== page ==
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Jon Boy
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quote:
Originally posted by katharina:
I think we are talking past each other. I don't agree with your assessment of what Occ was looking for.

You're probably right, but Occasional said he was giving up on trying to explain himself. And from what I can tell, he hasn't said that he either agrees or disagrees with your interpretation, so I can't exactly be sure that you've got it right and I don't. I'm not really sure where that leaves things.
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katharina
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Since he isn't going to explain and we don't agree, I think we should drop it.

ETA: Or, armwrestle.

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Occasional
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"A large fraction of our beloved tongue is superfluous, as there are multitudinous ways to say anything."

I agree with this. And I am not against getting rid of words in a general dictionary that have become out of use. What I do think is that English has become so clogged with colloquialisms based on pop culture that it has become inarticulate. High school and college expectations for education has suffered as less students can communicate accurately. Dictionaries made for these audiences that add those very modernisms of popular phrases only contribute to the bable. Educational standards have been seriously compromised.

[ March 23, 2007, 04:07 PM: Message edited by: Occasional ]

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Jon Boy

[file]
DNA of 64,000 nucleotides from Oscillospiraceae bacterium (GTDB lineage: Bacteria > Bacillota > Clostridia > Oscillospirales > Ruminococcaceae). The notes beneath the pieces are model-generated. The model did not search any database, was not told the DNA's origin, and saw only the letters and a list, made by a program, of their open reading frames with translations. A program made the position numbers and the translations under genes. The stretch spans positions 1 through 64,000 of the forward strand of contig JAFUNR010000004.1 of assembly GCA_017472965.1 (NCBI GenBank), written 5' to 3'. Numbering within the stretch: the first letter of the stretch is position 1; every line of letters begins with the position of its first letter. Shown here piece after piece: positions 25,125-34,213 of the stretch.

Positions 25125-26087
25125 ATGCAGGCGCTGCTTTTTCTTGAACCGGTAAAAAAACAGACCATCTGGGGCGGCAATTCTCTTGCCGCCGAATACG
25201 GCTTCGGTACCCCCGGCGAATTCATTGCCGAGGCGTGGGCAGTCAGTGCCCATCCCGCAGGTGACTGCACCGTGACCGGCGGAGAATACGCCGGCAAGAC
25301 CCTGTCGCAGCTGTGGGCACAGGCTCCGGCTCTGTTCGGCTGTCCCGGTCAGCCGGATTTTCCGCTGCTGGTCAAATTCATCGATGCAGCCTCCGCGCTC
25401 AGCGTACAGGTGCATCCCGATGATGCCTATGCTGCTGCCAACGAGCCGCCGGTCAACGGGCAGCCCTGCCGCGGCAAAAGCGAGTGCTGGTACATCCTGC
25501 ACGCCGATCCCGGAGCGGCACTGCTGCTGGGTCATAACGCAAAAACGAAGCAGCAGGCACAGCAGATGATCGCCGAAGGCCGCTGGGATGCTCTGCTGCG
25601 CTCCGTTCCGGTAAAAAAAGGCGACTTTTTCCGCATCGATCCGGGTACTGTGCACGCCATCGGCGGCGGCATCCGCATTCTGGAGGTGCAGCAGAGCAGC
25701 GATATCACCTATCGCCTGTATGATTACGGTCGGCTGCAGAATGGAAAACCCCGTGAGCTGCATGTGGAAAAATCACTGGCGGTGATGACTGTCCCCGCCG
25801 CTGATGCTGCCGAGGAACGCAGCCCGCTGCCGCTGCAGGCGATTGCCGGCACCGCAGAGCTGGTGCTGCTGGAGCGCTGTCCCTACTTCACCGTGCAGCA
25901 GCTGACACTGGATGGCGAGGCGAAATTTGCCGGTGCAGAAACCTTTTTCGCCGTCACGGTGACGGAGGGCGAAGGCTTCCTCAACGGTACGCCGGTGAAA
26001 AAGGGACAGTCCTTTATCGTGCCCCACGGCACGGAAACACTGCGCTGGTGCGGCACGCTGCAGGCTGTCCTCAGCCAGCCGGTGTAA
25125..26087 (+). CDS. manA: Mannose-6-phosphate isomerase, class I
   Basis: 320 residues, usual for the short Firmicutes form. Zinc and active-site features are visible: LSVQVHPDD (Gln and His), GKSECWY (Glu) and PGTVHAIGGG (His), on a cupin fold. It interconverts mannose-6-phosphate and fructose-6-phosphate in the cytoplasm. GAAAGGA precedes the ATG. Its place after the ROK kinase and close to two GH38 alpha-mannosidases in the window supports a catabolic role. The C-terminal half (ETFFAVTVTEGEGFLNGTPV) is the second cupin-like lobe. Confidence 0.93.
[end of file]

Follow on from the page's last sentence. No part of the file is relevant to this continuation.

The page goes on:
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Armwrestling it is!
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kmbboots
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quote:
Originally posted by katharina:
The Highly Selective Dictionary for the Extraordinarily Literate
quote:
This book and its companion, The Highly Selective Thesaurus for the Extraordinarily Literate, are prescriptive rather than descriptive, dedicated to recording language as it should be rather than how it often is.

I really want this.
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El JT de Spang
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quote:
What I do think is that English has become so clogged with colloquialisms based on pop culture that it has become inarticulate. High school and college expectations for education has suffered as less students can communicate accurately.
I don't disagree. But you're tilting at the wrong windmill by placing blame on the dictionary. You're shooting the messenger, so to speak.
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mr_porteiro_head
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quote:
This book and its companion, The Highly Selective Thesaurus for the Extraordinarily Literate, are prescriptive rather than descriptive, dedicated to recording language as it should be rather than how it often is.
Interesting.
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Occasional
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I only blame the dictionary so far as it contributes. What they include adds some legitimacy to words where it probably shouldn't.
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King of Men
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"Doubleplus" doesn't have a hyphen. The whole point of Newspeak is to make language more rapid and staccato; putting in hyphens slows down the reader. Doubleplusungood! Verging crimethink!
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mr_porteiro_head
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The whole point of Newspeak was to limit the words available for the citizens to use, thus limiting the ideas they were able to think.

Edit: Although, doing some reading, it appears that what you say is correct, except for saying that it was the main goal of Newspeak:
quote:
A staccato rhythm of short syllables was also a goal, further reducing the need for deep thinking about language.

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Teshi
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I guess Occaisional doesn't want a McDictionary.